Progressive transportation advocacy group Transportation For America (T4A) released a big report today on pedestrian safety in the United States. Here's the statistic to get you thinking: 47,000 people were killed while walking our nation's streets from 2000-2009, which, as T4A equates it, is "a jumbo jet full of passengers crashing roughly every month."
The problem is that many of our streets are dangerous by design for people not in cars: No sidewalks, few crosswalks, wide lanes that allow people to drive as fast as possible. Oregon is pretty safe compared to the rest of the country. Our 487 pedestrian deaths rank us as the seventh safest state (though last year we were sixth). If, for some reason, the idea of making our streets safer merely to save human lives is unappealing to you, consider the money angle: According to T4A's analysis, those 487 deaths cost the state $2.09 billion.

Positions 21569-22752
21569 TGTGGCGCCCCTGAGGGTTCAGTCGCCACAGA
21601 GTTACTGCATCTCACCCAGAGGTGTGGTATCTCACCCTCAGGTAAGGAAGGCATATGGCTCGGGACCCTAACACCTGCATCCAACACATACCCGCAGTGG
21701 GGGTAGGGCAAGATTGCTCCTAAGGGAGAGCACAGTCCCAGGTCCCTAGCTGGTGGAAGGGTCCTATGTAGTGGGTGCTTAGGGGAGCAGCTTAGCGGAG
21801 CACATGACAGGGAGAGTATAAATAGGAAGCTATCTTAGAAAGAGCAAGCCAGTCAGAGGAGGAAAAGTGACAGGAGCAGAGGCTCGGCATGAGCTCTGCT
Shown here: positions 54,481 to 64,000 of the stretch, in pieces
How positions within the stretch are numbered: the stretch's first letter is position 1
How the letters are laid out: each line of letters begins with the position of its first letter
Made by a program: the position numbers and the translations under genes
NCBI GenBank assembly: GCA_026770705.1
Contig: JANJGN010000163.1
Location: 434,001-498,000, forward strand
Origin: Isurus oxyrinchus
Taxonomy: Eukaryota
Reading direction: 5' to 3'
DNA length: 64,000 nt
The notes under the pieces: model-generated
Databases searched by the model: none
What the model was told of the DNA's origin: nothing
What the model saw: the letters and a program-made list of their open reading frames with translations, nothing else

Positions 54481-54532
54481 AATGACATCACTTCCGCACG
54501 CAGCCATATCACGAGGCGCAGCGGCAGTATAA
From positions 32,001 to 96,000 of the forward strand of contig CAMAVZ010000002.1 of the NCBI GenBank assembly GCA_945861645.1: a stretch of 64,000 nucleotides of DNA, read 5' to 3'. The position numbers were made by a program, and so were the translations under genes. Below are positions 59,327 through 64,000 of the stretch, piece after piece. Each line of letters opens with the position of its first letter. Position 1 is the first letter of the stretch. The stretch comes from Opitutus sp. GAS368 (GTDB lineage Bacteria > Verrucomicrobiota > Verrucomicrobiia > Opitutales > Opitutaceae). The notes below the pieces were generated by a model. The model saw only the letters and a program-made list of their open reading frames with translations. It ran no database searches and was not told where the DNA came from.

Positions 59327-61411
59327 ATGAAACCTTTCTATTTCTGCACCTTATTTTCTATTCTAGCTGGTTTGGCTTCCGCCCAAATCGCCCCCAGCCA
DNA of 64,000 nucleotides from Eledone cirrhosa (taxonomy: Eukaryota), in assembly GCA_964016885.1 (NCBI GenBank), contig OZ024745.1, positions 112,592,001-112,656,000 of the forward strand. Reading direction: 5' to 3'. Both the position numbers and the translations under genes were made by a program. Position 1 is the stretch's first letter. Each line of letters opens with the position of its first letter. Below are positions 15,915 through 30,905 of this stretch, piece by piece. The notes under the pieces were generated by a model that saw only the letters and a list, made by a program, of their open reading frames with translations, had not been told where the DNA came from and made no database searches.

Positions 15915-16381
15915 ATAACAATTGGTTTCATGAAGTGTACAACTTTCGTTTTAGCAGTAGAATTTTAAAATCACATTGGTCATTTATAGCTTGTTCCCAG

They made this nifty/morbid/useful mapping of all pedestrian casualties in the United States. Here's Portland's (and also our state fact sheet for nerds who want to know).
You know what an unsafe street looks like. In Portland, crashes occur on the same dangerous streets over and over, the most dangerous being Sandy, 82nd Avenue, 122nd Avenue, Division Street, Powell Boulevard, Foster Road, Marine Drive, Burnside Street, Beaverton-Hillsdale Highway, and Barbur Boulevard. People want safer streets—in a study done by the Willamette Pedestrian Coalition last year, the average Portlander said the state should spend 20 percent of its transportation budget on pedestrian infrastructure. Instead, the state spends 1.5 percent of its federal transportation funds on pedestrian projects.
Oh! And just for fun, check out this video of the world's busiest pedestrian crossing (which is in Tokyo, of course).
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